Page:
Updated: Mar 30, 2023

Ergonomics and Carpal Tunnel Syndrome

Carpal Tunnel Syndrome is a common neurological disorder that occurs when the median nerve, at our wrist, becomes pressed or squeezed. The median nerve runs from the forearm to the palm of the hand. Next to the median nerve are tendons that help to bend the fingers. Together the median nerve and tendons pass through a narrow, rigid passageway of ligament and bones at the base of the hand called the carpal tunnel. 

The median nerve provides feeling to the thumb, index, and middle finger, and part of the ring finger. It is not associated with the little finger. Some of the muscles at the base of the thumb are also controlled by the median nerve. 

Around the median nerve are tendons. If the lining of tendons becomes irritated, it can become thickened. There is also a possibility of other swellings to occur at the carpal tunnel. If either of these two things occurs, it narrows the tunnel and compresses the median nerve. Compressing the median nerve at the carpal tunnel results in carpal tunnel syndrome. Initial symptoms include numbness (particularly at night), a feeling of fingers being useless or swollen, and/or a tingling sensation or pain in the fingers. If symptoms become worse, people might feel tingling during the day (especially with certain activities such as holding your phone while scrolling, reading a book, or driving), worsening pain (especially at night), and hand weakness.

When carpal tunnel syndrome goes untreated, there is a possibility that the muscles at the base of the thumb may atrophy. Temperature sensation may also be affected which may allow someone to burn their fingers without knowing it. 

If you feel you are experiencing carpal tunnel syndrome, please schedule a physical exam with your doctor. Early diagnosis and treatment are important to help avoid permanent damage to the median nerve.


5 Ergonomic Considerations

There are many causes of carpal tunnel syndrome. In the ergonomic world, the two causes that are considered most often are due to repeated use of vibrating hand tools and repetitive and awkward wrist and hand motions, especially wrist flexion. 

In order to reduce the risk of carpal tunnel syndrome as it relates to ergonomics, consider the following:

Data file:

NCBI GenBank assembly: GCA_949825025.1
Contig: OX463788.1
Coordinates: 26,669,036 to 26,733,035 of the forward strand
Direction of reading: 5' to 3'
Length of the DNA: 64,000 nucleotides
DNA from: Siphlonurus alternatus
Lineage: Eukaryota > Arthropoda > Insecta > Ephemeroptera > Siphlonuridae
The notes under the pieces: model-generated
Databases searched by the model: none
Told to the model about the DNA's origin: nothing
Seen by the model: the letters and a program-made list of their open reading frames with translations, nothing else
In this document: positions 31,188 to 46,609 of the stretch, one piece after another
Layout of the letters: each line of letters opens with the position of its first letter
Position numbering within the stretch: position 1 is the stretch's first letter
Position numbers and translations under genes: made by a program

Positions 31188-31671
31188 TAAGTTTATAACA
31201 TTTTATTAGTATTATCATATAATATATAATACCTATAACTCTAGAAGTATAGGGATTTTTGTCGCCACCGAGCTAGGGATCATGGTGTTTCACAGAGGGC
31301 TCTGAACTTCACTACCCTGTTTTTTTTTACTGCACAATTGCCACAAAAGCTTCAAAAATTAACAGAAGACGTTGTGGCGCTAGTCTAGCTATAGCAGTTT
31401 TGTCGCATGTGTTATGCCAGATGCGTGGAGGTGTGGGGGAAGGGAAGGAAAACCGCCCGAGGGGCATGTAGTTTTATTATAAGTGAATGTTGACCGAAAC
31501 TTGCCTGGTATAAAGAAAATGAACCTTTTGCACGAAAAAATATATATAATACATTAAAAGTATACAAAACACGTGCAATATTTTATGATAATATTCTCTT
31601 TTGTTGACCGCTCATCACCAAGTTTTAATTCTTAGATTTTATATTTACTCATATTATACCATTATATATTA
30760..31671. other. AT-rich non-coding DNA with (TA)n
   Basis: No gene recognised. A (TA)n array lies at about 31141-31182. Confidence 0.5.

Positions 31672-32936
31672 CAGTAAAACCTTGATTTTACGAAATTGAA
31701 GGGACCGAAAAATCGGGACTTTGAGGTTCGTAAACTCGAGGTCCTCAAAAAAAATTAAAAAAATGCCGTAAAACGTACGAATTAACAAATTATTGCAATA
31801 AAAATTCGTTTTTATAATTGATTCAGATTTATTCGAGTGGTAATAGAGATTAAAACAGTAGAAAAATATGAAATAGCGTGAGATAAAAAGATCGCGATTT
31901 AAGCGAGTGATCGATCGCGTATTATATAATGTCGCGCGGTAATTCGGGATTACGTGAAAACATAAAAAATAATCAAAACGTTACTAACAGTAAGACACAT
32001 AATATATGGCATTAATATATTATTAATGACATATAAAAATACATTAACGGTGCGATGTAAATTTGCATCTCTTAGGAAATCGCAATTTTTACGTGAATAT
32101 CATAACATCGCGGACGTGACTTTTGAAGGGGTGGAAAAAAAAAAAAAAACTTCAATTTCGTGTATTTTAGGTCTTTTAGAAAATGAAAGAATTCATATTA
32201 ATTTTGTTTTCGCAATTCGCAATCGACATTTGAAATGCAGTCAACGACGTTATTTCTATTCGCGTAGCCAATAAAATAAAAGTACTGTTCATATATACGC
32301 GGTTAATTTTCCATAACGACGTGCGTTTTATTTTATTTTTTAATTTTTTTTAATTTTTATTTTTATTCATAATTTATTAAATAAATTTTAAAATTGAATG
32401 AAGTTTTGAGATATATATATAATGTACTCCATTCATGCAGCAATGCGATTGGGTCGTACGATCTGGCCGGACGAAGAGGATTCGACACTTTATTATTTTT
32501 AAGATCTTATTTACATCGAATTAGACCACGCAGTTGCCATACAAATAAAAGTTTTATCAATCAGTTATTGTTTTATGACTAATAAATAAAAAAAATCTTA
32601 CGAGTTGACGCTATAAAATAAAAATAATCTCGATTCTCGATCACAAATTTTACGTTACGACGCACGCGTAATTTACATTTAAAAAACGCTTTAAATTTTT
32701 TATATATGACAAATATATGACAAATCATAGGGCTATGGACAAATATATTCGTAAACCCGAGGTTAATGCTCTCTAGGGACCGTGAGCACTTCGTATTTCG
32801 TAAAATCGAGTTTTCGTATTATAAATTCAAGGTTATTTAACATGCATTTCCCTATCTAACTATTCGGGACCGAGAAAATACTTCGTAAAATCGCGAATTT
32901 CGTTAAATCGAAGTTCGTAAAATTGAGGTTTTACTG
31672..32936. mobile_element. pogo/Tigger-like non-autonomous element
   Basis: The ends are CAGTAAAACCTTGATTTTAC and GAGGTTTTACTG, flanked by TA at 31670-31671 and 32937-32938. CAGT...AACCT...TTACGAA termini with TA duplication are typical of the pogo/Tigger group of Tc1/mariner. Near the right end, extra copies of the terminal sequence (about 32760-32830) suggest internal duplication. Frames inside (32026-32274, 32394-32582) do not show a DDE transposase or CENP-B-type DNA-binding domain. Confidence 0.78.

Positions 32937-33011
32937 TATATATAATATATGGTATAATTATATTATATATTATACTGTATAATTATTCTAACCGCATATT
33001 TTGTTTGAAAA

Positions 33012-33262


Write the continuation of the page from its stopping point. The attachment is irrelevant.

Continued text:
1. Maintain a neutral wrist position in all aspects of your life, at work and at home. This includes your workstations, tools, and tool handles. A neutral wrist position would be the same position that you would be in if you were standing or sitting while holding a cup of water. For office workers, this would be focused on your mouse and keyboard to reduce repetitive pronation while typing and mousing. When typing on a keyboard allow your wrists to be free floating and not resting on a hard surface. If you have a gel wrist pad or other soft pad in front of your keyboard, avoid resting your wrists on this surface. It is okay to rest the bottom of your palms on a soft surface, but not your wrists.  For other workers, a neutral hand position could be better promoted with the best work surface height or tools. 
  2. Reduce your hand force. Avoid grasping items too tightly, such as hand tools and a computer mouse. Your hand should gently rest on your computer mouse while assisting it to move. Also, avoid squeezing and grasping your pen too tightly as well.  
  3. Wear gloves designed for the job task and keep your hands warm. If you are indoors and your hands have a tendency to get cold, it is appropriate to wear fingerless gloves to keep your hands warm and flexible. For other job tasks, wear gloves with gription technology to reduce the amount of force needed to grip an object. Also, consider wearing gloves with anti-vibration technology which helps to reduce the amount of vibration that travels directly to our hands. 
  4. Stretch and take rest breaks. Refer to these stretches to help maintain your hand health and function. Alternating job tasks helps to activate different muscle groups. This allows various muscle groups to rest while another muscle group is active. 
  5. Be mindful of your posture. Practicing a good posture helps to keep your shoulders in a neutral position. If you find yourself in an incorrect position or poor position, you may notice your shoulders rolled forward. This position shortens the neck and shoulder muscles and compresses nerves at the neck level, which can also end up affecting wrists, fingers, and hands. 


Practicing the above ergonomic considerations can help to reduce the risk of carpal tunnel syndrome and help to improve symptoms. Be mindful of other physical attributes that can increase the risk of carpal tunnel syndrome such as anatomic factors, gender, nerve-damaging conditions, inflammatory conditions, medications, obesity, body fluid changes, and other medical conditions.


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